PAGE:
I am a car nut. A complete, undiluted, unapologetic petrolhead. Like all true petrolheads (or “gearheads” for our Yankee brethren), I love fast driving and fast cars that handle well. More specifically, I like fast driving and fast cars in the correct situation (which is usually on a track – basically somewhere where it’s appropriate and no one else could possibly get hurt by my actions). This is important background knowledge, considering what I’m about to say.
Catriona Stewart, I think it is safe to say, is not a petrolhead. She enjoys “pootling about” in tiny, cheap city cars. And that’s fine. I have no issue with that at all. Each to their own.
Unfortunately, Catriona doesn’t feel the same way. Apparently, anyone that buys an expensive or fast vehicle is “immoral”, “ostentatious”, “selfish” and basically just a big show off. Unusually for a young, female journalist, she also seems to believe that the only people that love fast cars are men that aren’t “confident in their man credentials”. I can only assume that famous female petrolheads like Jennifer Saunders, Jodie Kidd or Amy MacDonald have passed her by. Not to mention the thousands of women that visit car shows and tune/tweak their own cars up and down the UK every weekend. My wife, for one, would be incandescent at the thought that fast cars are the preserve of men. She wants a Lambo.
Anyway, I digress. To get to my main point. Catriona has written an article decrying owners of expensive, fast cars as immoral and condemning them as worthy of having their property vandalised (for which the criminals should receive medals, apparently). You can read her dribbling here.
Back? Excellent. Nonsense isn’t it? Catriona, I hate to say this, but your entire supposition is fallacious, idiotic, factually incorrect and simply dangerous. Which is quite good going for a couple of hundred words. I couldn’t write something that terrible if I tried. Before we address the “moral” issues you raise, let’s address some facts. With you being a professional journalist and all, you’ll be interested in facts, right? You’ll have done your due diligence, right? Hmm, let’s see…
Aston Martins – not as swanky as you think
Firstly, you claim the car was “an Aston Martin V8 Vanquish”. Nope. It was a V8 Vantage, not a Vanquish. A Vanquish would set you back around £200,000, not the £90,000 you claim. Even the V8 Vantage starts at £85,000. Great research there. Very professional.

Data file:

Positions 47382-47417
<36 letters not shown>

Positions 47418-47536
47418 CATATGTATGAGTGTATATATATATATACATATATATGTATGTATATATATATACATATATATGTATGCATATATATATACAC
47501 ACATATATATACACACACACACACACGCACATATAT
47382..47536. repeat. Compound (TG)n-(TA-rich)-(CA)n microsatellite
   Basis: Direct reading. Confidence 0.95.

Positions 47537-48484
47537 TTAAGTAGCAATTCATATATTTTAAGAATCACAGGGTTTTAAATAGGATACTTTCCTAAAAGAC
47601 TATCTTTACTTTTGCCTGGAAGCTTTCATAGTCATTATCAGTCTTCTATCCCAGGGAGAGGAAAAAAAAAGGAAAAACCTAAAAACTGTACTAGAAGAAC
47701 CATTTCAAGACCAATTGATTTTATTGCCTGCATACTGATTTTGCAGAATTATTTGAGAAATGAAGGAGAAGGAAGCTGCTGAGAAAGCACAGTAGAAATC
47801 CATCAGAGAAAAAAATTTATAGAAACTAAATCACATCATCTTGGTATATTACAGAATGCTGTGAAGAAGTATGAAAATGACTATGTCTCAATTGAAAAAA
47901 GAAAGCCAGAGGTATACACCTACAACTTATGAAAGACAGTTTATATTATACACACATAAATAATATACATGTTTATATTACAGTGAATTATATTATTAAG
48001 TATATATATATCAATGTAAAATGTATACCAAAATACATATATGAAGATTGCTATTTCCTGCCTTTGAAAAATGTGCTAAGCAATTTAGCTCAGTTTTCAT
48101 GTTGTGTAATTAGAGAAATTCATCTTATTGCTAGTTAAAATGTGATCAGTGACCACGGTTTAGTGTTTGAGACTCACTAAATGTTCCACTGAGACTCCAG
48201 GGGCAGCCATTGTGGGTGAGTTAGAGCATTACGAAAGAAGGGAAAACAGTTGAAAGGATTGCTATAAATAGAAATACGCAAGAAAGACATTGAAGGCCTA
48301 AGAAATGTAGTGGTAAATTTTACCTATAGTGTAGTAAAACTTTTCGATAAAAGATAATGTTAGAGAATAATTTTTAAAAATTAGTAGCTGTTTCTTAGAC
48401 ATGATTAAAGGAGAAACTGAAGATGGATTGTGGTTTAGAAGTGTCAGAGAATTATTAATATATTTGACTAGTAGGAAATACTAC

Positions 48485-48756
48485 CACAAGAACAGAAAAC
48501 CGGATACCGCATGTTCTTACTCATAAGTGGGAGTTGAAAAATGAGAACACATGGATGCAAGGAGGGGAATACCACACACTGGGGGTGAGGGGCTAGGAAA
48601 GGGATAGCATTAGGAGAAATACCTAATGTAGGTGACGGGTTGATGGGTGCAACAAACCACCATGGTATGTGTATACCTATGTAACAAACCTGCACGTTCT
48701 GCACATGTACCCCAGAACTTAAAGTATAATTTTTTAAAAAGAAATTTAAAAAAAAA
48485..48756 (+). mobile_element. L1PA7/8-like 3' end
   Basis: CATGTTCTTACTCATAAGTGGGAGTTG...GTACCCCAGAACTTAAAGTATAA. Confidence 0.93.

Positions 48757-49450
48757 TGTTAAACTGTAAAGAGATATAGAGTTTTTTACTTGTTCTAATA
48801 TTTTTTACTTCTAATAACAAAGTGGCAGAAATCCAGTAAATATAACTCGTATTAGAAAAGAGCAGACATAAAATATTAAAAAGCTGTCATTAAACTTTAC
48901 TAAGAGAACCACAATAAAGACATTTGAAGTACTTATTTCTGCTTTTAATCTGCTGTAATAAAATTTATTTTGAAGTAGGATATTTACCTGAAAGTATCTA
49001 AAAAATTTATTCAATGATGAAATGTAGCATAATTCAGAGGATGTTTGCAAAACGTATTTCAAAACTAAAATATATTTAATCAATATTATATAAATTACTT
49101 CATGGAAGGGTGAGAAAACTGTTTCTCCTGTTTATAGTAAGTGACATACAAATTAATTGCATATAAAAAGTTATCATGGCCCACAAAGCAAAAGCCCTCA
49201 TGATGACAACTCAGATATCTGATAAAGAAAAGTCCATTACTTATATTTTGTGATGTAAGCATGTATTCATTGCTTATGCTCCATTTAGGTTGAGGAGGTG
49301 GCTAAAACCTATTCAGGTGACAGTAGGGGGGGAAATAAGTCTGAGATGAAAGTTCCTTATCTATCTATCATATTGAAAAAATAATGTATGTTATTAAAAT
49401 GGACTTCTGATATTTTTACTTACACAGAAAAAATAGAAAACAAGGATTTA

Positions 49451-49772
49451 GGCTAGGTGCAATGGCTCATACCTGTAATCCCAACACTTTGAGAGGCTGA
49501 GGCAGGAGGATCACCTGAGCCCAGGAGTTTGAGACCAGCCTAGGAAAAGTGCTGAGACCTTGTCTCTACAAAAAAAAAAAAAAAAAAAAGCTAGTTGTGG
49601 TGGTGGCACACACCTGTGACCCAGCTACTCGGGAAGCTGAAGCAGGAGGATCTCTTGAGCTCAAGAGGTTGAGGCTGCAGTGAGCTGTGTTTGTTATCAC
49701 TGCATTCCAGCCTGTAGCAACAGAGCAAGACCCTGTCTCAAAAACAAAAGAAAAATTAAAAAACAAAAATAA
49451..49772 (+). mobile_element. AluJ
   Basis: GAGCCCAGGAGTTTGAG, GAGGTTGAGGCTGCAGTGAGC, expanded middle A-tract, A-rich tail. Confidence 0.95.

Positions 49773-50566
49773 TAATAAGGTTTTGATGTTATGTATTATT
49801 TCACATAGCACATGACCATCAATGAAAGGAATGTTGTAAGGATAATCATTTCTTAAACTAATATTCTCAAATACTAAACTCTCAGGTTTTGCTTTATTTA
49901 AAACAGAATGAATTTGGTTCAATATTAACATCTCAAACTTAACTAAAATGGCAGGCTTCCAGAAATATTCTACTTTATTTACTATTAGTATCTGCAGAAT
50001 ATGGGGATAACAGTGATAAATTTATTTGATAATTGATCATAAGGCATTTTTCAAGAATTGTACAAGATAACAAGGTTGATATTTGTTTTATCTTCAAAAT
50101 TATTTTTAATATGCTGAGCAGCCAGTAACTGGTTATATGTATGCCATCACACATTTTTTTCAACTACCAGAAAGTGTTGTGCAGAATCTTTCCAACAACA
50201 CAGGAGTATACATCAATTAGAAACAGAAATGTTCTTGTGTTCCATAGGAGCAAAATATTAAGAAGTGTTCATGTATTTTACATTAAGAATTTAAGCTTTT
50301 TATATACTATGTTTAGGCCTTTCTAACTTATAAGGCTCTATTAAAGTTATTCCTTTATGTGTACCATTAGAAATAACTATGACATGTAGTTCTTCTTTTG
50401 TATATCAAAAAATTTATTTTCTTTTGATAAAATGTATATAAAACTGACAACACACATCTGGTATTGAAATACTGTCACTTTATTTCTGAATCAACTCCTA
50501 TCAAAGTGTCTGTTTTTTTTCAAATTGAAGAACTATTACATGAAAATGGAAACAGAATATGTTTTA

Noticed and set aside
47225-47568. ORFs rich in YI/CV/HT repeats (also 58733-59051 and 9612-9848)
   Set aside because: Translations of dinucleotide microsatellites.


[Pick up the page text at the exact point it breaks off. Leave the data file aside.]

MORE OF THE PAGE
Also, you’re assuming the owner bought it new. The starting price for a secondhand V8 Vantage in good nick is about £40,000 (even less if you look hard). That’s not ridiculously expensive. You can easily spend over £30,000 on a Golf these days, or even a Ford Mondeo. In reality, £40,000 is mid-range, well-specced BMW, Audi or Merc territory – not exactly “a proper full-on swanky car” as you claim.
You also claim that “You can’t spend more than a house worth on a car and claim the moral high ground”. You can buy a house for ninety grand? Where, exactly? And it must be somewhere where the chance of getting stabbed and robbed is at least acceptably low. A normal house in a half-decent area, pretty much anywhere in the UK, will cost you at least £200,000. Only a very tiny handful of cars cost that much, and you really don’t see them very often. I know, because I spend a lot of time looking out for them. Of course, we wouldn’t want you to let actual facts get in the way of a good rant though…
Secondly, very few real petrolheads drive irresponsibly on the public road. Why? Well, those of us that can afford to drive quick, sporty-looking vehicles. This already makes us targets for police. The last thing we want to do is lose our licence – driving is the thing we love! If we do open the pipes a bit, it’s on a track, or at 1am in the middle of nowhere. I’m not sure where all these supercar drivers are that are hooning around town centres at breakneck speed – I’ve certainly never seen any.